House of Wax
Carly (Elisha Cuthbert, "The Girl Next Door") thinks she's having enough trouble keeping her boyfriend, Wade (Jared Padalecki, "Flight of the Phoenix") and her brother Nick (Chad Michael Murray, "A Cinderella Story," "Freaky Friday") from boiling over after a weird confrontation camping out before a big college football game. The next day, they discover their car's been tampered with and they take up a local's offer for a drive to the town of Ambrose, home of Trudy's very realistic "House of Wax."
Laura's Review: B
2005's "House of Wax" turns out to be a better reimagining of "The Texas Chainsaw Massacre" than last year's lousy remake and commercial ad director Jaume Serra has delivered a solid genre outing with his first feature film. And, of course, those who love Paris Hilton (TV's "The Simple Life") get to see her dance in a red lace bra and panties and those who hate her can cheer her gory demise. Tracing a nasty odor from their makeshift campsite, Carly lands in a bloody pit of animal carcasses. The gang all run to help her and meet the yokel (Damon Herriman, "Son of the Mask") who cleans up roadkill and offers them a ride. Wade convinces Nick and Dalton (Jon Abrahams, "My Boss's Daughter") to continue on to the game with Blake (Robert Ri'chard, "Coach Carter") and his girlfriend Paige (Hilton). Roadkill's proud display of a Bowie knife makes Wade and Carly nervous, so they walk into Ambrose and discover a ghost town of unusual architecture (production designer Graham Walker of "Gothika," doing some inventive work here). After venturing into Trudy's, where the entire house is literally of wax, Carly's spooked by a moving figure in a window, and they venture on to find the townsfolk in the church for a funeral service. Bo (Brian Van Holt, "S.W.A.T.," "Basic"), the gas station owner, says he'll help them with their fan belt, but later, when Wade enters his house, he never comes out and Carly discovers she's been waiting in the pickup truck which threatened their campsite the night before. Screenwriting twins Chad Hayes & Carey W. Hayes have fashioned an above average horror yarn using the original "House of Wax's" 'real people coated in wax' concept as a jumping off point. Twins have figured in horror films before, and here there are two sets, both featuring a 'good' and 'evil' side brought out by parental comparison. Nick resents Carly's shining future and rebels by being a bad boy while Bo's other half is the wax-masked Vincent, the inheritor of mom Trudy's artistic side (actor Van Holt is brother to twin sisters as well). The duality is reflected in the film's old movie theater as well, perpetually playing "Whatever Happened to Baby Jane?". "Chainsaw" homages are all over this film, with the characters a virtual one to one match - Roadkill is akin to Hitchhiker, Vincent to Leatherface and Bo to their gas station owning dad. There's an extra guy to "Saw's" infamous 'five teenagers,' but one could argue that one set of twins equals one Sally Hardesty and the kids are picked off in eerily reminiscent order. Shades of "Psycho" creep in as well, with two sons beholden to a mummified Trudy. The Hayes boys show some originality as well - who knew superglue could be this creepy? The teenagers generally don't make stupid moves, except for Wade who is well established as being nosy. Serra's good enough to avoid the cheap thrills (OK, one really bad fake out involving a dog) provided by leaping cats and tight camera angles. His overhead shot 1974 prologue sets a sick stage, as a mom smokes and pours wax while one child eats cereal in his highchair and the other is strapped in screaming - we see no faces, but hear the eternal 'Why can't you be like your brother?' delivered with more than the usual edge. Cinematographer Stephen F. Windon ("Deep Blue Sea") also achieves one terrific reflection shot, where a mute figure's eye shows approaching death. Cuthbert shows a lot more gumption than Jack Bauer's daughter was ever capable of and Michael Murray brings more layers to his character than is usually found in a hack 'n slash. The other four have less presence, although Hilton's petulance at following a bad smell is ironically amusing. Van Holt and Herriman both fill their bills nicely as the twisted bad guys. The filmmakers have kept the story's classic flaming ending, with the house's composition adding a new dimension. Forget "Amityville" - Ambrose is where it's at.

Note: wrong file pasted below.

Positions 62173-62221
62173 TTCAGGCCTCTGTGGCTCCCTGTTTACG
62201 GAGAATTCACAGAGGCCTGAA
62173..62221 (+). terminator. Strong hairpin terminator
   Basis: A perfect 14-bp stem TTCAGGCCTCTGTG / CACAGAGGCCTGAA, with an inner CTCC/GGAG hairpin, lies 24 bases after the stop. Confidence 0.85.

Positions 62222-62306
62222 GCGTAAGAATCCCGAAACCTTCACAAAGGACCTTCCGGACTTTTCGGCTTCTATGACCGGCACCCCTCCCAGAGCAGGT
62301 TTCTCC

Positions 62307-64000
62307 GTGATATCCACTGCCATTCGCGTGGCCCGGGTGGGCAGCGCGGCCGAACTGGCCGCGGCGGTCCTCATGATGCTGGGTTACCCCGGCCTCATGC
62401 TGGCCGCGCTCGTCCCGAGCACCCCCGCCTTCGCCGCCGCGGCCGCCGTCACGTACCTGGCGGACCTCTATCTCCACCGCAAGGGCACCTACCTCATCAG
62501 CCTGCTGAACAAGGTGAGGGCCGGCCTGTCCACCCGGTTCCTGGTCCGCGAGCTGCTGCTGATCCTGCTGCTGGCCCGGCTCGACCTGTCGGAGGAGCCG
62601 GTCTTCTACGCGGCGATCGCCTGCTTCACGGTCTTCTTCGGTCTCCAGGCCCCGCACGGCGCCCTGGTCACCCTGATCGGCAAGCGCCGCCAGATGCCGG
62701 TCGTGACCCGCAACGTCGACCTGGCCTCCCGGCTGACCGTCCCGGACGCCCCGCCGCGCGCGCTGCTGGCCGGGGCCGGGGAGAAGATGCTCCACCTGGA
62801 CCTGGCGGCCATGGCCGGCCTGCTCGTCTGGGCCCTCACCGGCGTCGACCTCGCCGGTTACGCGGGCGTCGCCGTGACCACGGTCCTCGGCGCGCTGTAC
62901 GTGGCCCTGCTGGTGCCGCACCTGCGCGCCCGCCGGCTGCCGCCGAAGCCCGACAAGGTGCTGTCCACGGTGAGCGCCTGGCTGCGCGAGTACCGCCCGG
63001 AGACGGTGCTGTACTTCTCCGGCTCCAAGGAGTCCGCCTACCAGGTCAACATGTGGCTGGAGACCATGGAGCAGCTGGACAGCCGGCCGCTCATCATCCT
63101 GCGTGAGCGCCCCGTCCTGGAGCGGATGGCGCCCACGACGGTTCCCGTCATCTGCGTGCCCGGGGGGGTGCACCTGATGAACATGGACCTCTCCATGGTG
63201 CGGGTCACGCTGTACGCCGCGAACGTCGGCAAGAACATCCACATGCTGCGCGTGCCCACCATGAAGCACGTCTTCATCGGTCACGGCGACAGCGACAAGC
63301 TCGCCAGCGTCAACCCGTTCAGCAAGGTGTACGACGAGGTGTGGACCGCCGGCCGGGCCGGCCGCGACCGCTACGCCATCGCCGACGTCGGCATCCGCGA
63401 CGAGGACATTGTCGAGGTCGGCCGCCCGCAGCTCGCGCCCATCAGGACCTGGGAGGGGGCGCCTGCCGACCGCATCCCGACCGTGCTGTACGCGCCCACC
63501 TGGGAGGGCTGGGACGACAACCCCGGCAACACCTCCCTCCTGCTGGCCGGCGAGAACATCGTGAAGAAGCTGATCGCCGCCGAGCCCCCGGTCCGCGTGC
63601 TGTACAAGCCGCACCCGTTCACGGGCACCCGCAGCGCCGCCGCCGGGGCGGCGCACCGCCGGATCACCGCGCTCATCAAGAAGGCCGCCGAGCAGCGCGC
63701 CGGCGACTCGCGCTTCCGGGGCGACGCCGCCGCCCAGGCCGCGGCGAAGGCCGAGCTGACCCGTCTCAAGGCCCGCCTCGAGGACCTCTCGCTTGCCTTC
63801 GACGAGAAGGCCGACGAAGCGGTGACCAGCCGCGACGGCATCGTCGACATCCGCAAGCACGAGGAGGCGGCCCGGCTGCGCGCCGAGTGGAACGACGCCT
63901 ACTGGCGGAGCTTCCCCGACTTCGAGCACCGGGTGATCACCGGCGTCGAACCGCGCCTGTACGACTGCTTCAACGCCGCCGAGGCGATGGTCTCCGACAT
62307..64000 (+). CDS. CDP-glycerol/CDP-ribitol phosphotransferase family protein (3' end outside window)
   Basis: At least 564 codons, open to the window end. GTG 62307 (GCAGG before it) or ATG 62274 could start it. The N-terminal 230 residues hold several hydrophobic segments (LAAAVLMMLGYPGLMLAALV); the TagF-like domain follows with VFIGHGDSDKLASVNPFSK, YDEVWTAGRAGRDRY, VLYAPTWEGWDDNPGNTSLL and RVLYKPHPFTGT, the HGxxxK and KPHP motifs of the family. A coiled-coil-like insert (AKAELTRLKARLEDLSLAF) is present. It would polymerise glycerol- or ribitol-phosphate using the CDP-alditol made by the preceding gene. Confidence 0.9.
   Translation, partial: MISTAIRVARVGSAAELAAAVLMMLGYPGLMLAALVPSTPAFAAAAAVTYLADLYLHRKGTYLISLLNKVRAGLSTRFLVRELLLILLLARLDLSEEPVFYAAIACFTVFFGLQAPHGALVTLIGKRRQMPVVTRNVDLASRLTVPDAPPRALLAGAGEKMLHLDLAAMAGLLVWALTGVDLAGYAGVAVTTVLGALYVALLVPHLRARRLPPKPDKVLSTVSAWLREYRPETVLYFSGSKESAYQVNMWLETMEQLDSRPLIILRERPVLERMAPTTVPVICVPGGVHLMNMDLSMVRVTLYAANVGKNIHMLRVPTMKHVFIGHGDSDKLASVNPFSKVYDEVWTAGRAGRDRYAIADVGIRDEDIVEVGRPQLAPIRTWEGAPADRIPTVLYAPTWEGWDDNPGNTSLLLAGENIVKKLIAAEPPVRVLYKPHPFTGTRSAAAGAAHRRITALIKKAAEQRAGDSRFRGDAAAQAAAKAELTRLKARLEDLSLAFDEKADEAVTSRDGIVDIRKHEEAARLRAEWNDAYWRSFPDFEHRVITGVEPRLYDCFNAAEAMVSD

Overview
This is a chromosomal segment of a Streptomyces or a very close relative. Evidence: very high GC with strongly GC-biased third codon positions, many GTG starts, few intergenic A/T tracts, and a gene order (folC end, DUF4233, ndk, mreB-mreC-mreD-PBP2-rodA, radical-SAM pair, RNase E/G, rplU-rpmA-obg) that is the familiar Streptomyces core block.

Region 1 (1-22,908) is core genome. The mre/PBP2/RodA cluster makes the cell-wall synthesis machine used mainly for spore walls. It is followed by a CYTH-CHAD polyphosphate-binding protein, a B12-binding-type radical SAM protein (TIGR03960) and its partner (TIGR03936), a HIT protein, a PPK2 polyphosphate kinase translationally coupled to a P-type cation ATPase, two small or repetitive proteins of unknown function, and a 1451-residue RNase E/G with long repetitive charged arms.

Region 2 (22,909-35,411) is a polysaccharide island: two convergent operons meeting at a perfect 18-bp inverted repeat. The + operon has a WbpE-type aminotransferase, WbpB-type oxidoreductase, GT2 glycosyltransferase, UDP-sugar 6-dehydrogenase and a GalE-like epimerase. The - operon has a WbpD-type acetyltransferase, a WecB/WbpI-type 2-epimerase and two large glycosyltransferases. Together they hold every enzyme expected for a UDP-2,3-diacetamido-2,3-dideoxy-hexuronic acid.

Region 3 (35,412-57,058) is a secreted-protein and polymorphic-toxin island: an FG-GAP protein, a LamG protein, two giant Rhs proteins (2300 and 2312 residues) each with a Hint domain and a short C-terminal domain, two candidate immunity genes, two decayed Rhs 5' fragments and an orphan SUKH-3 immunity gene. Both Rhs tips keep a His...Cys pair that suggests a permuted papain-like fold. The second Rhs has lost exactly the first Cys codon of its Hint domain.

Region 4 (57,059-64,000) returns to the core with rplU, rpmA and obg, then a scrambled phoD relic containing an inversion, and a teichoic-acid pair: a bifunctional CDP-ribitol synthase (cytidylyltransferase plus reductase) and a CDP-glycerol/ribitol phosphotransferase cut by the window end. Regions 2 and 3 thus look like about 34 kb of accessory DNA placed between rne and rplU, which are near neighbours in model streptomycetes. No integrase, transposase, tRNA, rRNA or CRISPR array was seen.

Robin's Review: B
In “House of Strangers (1949),” immigrant martinet Gino Monetti has built up a successful banking business by lending money to his neighbors at usurious rates. He has kept his sons, Joe (Luther Adler), Pietro (Paul Valentine) and Tony (Efrem Zimbalist Jr.), under his controlling thumb for years and only Max (Richard Conte) maintains his father’s respect by leaving home and earning his law degree. This family drama is reminiscent of Shakespeare’s “King Lear” with sons instead of daughters. This tale of greed and power is melodrama but, with terrific actors and a hard-bitten script, it is a cut above what it could have been.